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Re: We need to release 1.0.9 and 1.1.1 with r11211 ASAP

From: Ben Reser <ben_at_reser.org>
Date: 2004-10-05 04:42:52 CEST

On Mon, Oct 04, 2004 at 08:47:33PM -0400, Mark Phippard wrote:
> Yes, it is "that bad". Read what Tobias posted when he began this thread:
> -- quote
> The security fixes introduced in 1.0.8 and 1.1.0-rc4 made RA->get_dir
> (and therefore "svn ls") over ra_dav "glacially slow" (as someone
> described it on users@). For a simple test case of mine, an ls of 412
> files that used to take 1.5 s now took around six minutes, i.e. it's 240
> times slower, but it could be a lot slower still depending on the
> circumstances. This is a showstopper performance regression for many
> users.
> -- end quote

Well what he said is a long way from calling the software unusable.
Yeah 6 minutes sucks. But if not many users are affected it's not as
big of a deal. However, it sounds like TSVN makes more use of the ls
command than command line client users do.

> Why did 1.1 "get out"? Well, how long was RC4 soaked?

1 week as per HACKING.

> Also, when RC4 was created it was well known that 1.1 release was
> coming soon. So "users", like myself, just waited for the release.

Well just waiting is a good way of ensuring that bugs that are
exceedingly annoying to you end up getting in a release. A lot of us
use the software, but most of the developers don't really use the ls
command. Not trying to lay blame here. Just pointing out that if we're
going to shorten the soak time (which we did becasue many people felt a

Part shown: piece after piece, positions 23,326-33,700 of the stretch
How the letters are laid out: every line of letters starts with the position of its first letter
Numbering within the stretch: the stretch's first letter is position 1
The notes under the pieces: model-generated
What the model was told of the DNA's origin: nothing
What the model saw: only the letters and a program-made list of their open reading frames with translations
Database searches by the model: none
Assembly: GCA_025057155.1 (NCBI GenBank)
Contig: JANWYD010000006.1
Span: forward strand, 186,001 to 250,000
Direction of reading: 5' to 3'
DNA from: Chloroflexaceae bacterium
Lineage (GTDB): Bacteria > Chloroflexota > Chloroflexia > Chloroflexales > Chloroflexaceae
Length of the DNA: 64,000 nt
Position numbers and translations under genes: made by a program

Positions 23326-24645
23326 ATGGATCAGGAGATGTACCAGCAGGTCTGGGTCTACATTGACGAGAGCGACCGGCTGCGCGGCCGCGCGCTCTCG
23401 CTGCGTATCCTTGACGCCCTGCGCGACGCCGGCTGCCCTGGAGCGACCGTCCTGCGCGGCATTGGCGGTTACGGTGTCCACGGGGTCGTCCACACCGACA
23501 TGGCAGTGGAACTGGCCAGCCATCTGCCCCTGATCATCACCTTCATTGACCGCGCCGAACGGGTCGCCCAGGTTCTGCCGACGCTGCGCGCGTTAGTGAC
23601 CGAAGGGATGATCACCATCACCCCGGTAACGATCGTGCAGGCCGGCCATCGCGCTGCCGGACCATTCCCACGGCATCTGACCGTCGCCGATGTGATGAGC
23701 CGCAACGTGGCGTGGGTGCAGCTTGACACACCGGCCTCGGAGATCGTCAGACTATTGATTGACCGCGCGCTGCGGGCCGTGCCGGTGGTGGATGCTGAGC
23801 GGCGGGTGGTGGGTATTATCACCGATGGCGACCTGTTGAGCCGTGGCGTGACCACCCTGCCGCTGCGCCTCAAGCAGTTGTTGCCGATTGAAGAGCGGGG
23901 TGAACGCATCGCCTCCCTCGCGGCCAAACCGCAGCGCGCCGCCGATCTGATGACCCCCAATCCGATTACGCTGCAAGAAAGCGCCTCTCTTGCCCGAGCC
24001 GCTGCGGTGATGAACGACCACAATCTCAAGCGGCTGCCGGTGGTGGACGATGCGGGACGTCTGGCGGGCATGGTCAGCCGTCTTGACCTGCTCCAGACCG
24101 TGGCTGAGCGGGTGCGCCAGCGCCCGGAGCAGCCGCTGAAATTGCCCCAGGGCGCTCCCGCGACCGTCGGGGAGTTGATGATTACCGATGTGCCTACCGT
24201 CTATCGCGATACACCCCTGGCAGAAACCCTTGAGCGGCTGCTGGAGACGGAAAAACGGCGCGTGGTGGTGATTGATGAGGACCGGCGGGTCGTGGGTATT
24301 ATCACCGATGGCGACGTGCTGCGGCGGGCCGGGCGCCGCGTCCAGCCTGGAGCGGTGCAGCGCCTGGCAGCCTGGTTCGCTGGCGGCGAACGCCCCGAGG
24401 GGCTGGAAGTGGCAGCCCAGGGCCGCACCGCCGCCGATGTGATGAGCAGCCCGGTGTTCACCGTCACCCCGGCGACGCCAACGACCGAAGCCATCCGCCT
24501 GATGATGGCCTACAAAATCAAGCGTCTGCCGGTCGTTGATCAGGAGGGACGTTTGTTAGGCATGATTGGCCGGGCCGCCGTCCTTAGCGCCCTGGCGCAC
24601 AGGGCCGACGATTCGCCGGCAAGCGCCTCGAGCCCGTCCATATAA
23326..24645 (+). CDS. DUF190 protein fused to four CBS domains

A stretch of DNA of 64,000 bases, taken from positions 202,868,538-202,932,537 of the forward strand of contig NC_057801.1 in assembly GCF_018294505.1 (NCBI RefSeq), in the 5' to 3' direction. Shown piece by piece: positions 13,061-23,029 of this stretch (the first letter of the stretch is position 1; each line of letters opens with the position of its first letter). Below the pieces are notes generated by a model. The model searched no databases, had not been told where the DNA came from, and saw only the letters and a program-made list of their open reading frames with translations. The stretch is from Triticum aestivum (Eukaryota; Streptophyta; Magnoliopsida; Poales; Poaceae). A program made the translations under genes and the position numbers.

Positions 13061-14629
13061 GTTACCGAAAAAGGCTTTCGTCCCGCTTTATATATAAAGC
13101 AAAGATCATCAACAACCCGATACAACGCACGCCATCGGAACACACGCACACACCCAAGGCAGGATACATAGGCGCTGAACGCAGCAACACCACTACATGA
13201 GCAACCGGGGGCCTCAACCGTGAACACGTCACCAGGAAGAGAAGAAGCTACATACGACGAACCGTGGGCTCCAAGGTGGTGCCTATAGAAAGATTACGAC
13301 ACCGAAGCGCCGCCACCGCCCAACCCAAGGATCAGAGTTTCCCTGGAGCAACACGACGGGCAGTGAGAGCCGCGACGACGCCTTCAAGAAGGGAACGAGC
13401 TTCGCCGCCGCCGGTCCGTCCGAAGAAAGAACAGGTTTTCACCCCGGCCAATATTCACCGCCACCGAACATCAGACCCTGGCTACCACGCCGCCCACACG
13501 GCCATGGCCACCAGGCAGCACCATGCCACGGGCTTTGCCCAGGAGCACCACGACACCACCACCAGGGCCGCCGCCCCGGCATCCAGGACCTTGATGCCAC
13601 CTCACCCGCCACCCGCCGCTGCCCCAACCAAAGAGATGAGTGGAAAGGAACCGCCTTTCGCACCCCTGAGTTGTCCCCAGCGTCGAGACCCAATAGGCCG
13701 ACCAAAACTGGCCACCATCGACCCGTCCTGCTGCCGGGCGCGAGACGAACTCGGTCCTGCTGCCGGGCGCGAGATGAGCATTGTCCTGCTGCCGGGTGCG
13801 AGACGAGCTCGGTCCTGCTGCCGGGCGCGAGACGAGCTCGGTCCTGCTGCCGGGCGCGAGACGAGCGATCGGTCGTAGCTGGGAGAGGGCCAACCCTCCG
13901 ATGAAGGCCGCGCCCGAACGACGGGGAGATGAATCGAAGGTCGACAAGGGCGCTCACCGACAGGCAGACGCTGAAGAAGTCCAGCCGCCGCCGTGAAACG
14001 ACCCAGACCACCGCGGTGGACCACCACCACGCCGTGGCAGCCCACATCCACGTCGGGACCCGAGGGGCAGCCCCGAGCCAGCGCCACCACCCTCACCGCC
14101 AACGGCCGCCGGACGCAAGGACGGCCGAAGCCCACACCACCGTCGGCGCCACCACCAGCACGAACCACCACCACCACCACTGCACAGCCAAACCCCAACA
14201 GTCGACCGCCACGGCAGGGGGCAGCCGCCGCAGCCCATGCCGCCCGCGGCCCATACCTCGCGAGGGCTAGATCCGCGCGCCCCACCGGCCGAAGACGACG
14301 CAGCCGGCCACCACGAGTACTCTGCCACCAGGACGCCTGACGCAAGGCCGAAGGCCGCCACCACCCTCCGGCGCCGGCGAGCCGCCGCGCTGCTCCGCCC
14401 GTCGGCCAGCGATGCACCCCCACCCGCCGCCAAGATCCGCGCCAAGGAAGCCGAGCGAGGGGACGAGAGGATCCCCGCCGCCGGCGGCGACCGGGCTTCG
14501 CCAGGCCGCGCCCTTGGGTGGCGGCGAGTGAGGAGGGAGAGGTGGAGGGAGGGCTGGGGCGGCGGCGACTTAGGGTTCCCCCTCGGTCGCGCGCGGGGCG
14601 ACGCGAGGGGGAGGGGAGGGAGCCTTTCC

month was too long), users who care about having clean releases need to
be proactive in testing the release for features that matter to them.

> > We don't consider DoS issues security issues. We had a long debate
> > about this on the security list. It'll always be possible to DoS a
> > machine because the machine has limited resources...
> Wasn't one of the first security patches in the 1.0.x release to fix a
> potential DoS
> in svnserve?

1.0.3 and 1.0.5 both used the term DoS in their vulnerability
assessment. But in both cases that was the best case scenario of
someone taking advantage of the vulnerability. In both cases Arbitrary
Code Execution was a possibility.

However, we have just fixed issues where it was possible to crash the
server without calling it a security release. E.G. r10478 which was
included in 1.0.7.

> Fair enough, but in hindsight this was probably a faulty patch for the
> security problem. Yes, it fixed it, but it introduced a major
> performance regression.

Faulty is a bit strong. Overzealous is more correct. It does indeed do
what it was intended to. But it went too far. Some of that can
probably be attributed to a *LOT* of discussion about exactly what the
code ought to or ought not be protecting. There were some people that
felt the author and date should be protected as well. If the policy had
been decided that way the patch would have had a performance regression
that couldn't be resolved.

> Personally, I have no objection to a 2 week wait for a 1.1.1, but it
> would be nice to see some "momentum" pick up around organizing that
> release. That is, assuming the reason to wait is to get some other
> patches into the release, perhaps some kind of call to start
> nominating those patches could begin soon so that you have time to
> gather the necessary review and votes in STATUS?

Well the biggest thing that needs to be done is someone needs to go
through the issue tracker and milestone the issues for the 1.1.1
release. Usually one of the Chicago guys does that. But I think
they're busy doing other things. So someone else probably needs to
pickup the ball. Unfortunately, I'm also somewhat busy right now.

As far as the 1.0.9 release, we need to get people to move on reviewing
the patch. I suppose I'll have to set a date and chase people to bother
to review it if nobody does by the time the day for the release comes

Ben Reser <ben@reser.org>
"Conscience is the inner voice which warns us somebody may be looking."
- H.L. Mencken
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Received on Tue Oct 5 04:43:29 2004

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